- QE’s influence on employment is waning.
- Deflation shows signs of weakening.
- While the probability of inflation may be low, its risks are significant, so the Fed must be cautious, especially given its poor forecasting record.
- Even mere signals of rising rates may carry new benefits for US foreign policy that weren't there before, albeit with risks.
- The key ramifications and questions for global markets.
Why Fed monetary policy tightening, or at least warnings of it, could come sooner than currently anticipated, and ramifications for virtually all global markets
Few expect any meaningful increase in US interest rates before mid-2015 because:
· The Federal Reserve has made clear that it won't raise rates until US employment improves and that its continued recovery no longer needs exceptionally accommodative Fed policy.
· Continued low inflation relieves the Fed of any pressure to tighten before it is satisfied that US employment no longer needs, or benefits from, continued ultra-accommodative policy.
· While the Fed claims otherwise, it surely considers that rising US rates pressure the global recovery, as they force higher risk economies to raise rates or see capital outflows to the perceived better risk/reward of the US. Repeated US moves to ensure USD liquidity to European banks during various stages of the EU crisis confirm that the Fed understands the potential for global economic weakness to hit the US too.
Guess what? All of the above drivers of continued low rates are weakening. Below we consider these and another reason why the Fed might start at least signaling a rising chance for tightening sooner.
Signs That The Fed's Power To Boost Employment Is Exhausted
QE's contribution to employment is mostly finished.
Ultra-Low Rates Not A Solution For The Largest Chunk Of Unemployed
There is still plenty of overall slack in the US labor market.
06 Apr. 25 17.15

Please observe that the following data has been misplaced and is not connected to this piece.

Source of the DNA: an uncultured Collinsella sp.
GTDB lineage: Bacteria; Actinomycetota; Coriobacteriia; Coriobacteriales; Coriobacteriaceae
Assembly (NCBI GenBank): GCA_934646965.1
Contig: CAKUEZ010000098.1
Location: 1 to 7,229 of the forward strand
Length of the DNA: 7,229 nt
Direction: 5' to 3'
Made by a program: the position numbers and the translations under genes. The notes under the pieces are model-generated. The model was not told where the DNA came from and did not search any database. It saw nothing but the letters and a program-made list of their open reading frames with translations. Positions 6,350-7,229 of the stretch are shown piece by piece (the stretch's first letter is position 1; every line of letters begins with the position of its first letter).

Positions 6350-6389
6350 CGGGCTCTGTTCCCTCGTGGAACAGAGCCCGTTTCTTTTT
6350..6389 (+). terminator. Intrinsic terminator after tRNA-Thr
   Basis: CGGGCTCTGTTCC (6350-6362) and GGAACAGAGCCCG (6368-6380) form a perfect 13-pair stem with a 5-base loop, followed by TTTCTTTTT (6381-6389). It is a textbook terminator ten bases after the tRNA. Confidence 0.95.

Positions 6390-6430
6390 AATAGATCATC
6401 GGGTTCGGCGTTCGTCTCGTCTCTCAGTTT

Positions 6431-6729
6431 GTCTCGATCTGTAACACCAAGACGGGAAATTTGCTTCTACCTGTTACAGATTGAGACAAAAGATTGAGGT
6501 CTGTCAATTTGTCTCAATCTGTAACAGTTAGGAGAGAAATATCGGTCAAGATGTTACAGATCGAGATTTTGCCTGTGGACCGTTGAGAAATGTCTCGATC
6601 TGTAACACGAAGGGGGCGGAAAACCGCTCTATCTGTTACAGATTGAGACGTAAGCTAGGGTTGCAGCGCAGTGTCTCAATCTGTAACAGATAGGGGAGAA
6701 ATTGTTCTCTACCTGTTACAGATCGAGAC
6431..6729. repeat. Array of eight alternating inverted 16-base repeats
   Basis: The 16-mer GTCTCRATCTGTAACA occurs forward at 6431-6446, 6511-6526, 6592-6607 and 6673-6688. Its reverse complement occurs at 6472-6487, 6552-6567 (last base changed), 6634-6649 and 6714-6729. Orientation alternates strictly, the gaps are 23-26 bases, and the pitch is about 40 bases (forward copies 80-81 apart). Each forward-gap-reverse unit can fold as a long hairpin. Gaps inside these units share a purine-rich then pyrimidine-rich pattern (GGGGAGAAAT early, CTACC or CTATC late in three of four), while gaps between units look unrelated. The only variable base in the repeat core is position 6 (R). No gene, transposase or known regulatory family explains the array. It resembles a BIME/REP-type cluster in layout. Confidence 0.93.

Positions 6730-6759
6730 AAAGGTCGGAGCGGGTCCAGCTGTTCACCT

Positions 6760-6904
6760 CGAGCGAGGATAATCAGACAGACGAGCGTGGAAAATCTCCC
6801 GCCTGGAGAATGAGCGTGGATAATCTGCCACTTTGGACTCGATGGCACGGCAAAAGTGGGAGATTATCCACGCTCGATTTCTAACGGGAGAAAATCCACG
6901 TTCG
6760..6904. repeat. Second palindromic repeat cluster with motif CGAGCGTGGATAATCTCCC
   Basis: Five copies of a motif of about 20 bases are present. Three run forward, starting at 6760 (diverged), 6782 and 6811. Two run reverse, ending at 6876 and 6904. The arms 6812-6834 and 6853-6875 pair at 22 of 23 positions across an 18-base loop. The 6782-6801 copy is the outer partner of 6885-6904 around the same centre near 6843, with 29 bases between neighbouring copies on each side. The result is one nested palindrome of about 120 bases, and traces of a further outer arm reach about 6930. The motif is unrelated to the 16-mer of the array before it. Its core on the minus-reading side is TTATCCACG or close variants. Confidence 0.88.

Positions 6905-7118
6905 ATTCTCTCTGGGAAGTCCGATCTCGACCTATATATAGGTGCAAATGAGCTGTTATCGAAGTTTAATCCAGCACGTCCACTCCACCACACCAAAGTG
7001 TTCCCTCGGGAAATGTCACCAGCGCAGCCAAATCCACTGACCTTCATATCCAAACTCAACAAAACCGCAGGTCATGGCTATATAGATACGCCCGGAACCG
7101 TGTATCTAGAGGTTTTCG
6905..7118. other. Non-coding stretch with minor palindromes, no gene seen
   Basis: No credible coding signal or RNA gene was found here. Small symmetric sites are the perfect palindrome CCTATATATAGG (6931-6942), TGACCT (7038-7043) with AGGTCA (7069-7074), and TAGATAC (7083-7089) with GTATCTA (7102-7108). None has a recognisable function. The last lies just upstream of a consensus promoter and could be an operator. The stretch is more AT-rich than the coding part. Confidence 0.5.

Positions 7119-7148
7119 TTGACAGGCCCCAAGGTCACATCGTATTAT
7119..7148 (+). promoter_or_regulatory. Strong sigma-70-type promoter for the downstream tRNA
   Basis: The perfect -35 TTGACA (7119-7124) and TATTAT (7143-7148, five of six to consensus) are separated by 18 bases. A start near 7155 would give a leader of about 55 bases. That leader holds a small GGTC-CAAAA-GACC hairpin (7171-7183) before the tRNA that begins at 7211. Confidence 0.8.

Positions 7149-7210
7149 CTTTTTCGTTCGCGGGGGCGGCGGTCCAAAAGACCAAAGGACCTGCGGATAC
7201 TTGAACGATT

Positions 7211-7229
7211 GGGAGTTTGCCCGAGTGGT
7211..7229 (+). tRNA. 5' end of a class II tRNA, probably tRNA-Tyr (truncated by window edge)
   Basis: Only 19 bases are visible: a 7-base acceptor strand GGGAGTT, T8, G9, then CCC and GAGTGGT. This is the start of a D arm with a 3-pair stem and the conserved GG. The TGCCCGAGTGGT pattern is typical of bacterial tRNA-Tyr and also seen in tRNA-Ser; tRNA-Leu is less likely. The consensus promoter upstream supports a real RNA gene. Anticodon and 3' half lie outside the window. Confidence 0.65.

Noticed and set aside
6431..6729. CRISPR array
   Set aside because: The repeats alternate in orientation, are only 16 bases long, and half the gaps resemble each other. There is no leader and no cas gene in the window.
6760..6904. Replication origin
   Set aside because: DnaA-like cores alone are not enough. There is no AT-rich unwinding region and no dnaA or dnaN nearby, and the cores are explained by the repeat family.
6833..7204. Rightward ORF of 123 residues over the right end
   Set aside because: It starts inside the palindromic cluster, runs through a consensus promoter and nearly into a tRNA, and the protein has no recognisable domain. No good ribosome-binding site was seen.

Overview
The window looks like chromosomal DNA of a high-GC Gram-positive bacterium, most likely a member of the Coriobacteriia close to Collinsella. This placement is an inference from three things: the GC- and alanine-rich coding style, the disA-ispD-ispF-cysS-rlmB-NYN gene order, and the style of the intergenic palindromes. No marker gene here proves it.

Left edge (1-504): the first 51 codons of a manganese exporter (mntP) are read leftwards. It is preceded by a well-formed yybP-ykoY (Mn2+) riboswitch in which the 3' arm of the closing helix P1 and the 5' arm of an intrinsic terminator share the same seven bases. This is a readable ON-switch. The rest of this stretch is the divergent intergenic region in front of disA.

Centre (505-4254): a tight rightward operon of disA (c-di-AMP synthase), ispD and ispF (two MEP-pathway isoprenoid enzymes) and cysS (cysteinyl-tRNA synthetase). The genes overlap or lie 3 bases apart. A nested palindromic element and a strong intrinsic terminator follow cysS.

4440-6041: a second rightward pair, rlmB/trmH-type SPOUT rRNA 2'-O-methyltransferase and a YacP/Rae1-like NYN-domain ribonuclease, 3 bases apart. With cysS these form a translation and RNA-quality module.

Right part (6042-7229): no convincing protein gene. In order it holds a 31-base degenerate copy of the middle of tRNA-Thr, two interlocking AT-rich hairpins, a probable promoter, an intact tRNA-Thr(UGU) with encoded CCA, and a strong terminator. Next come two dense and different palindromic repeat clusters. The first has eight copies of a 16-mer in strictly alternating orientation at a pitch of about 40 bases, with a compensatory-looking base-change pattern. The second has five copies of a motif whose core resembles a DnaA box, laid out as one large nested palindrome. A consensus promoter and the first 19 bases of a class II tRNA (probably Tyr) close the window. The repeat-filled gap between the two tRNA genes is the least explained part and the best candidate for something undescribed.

· U6 includes all unemployed, including those who want work but have stopped looking and is a better gauge of true unemployment.
· U3 measures only those who are unemployed but still actually looking.
However much of the U6 "too discouraged to look" group is unlikely to benefit from more QE.
03 Apr. 24 19.35
The key point of the chart above is that the long term structurally unemployed remain by far the largest segment of the unemployed, despite years of assorted stimulus. The implication is that because this largest group of jobless has not benefitted much from past QE, it will not benefit from more QE.
How much larger? Here are the most recent figures, which show the long term unemployed at its smallest percentage of overall unemployed since the start of the Great Recession.
02 Apr. 24 19.34
Meanwhile Slack In The Employable Labor Market Is Shrinking
Median wages are rising and are now above their 14 year average.
03 Apr. 25 16.32
The employment rate is rising among those in prime working years, those less likely to be structurally unemployed.
04 Apr. 25 16.39
The 4 week average of new weekly jobless claims continues to fall.
05 Apr. 25 17.06
The above improvements are not solely due to discouraged workers leaving the workforce and reducing the number of those seeking work.
As the Telegraph reported last week here:
· The US shale gas and oil boom has given the US a huge cost advantage in the chemical and plastics industries. New investments in ammonia plants are rising at an exponential rate, thanks to natural gas prices that are $4.40 (per BTU) in the US and $15 on Asia's spot market.
· A study by the International Monetary Fund found that after over 50 years of US industrial decline with each recession, the pattern has actually reversed in recent years. Led by machinery, computers and electronics, America's share of the global manufacturing pie has stabilized at 20%, the same as China's. The consumer-spending driven, services oriented US is actually as big a manufacturing power as China. Granted, US manufacturing is less labor intensive than China's. The main point, however, is that manufacturing is once again a source of job growth.
Signs Of Bottoming US Deflation
As noted above, the Fed wants higher inflation. Once it gets it, that moves up the pace and timing of tightening
There are many signs that inflation has probably bottomed. As LPL Financial's Jeff Klientop notes:
- CPI averaged 1.4% in the past 12 months, but jumped to 1.5% in March from 1.1% in February.
- The PPI, a measure of what producer prices, increased 0.5% in March and was up even more excluding food and energy (0.6%), accelerating 1.5% year over year.
- Average hourly earnings for American workers appear to finally be running consistently above a 2% annual growth rate.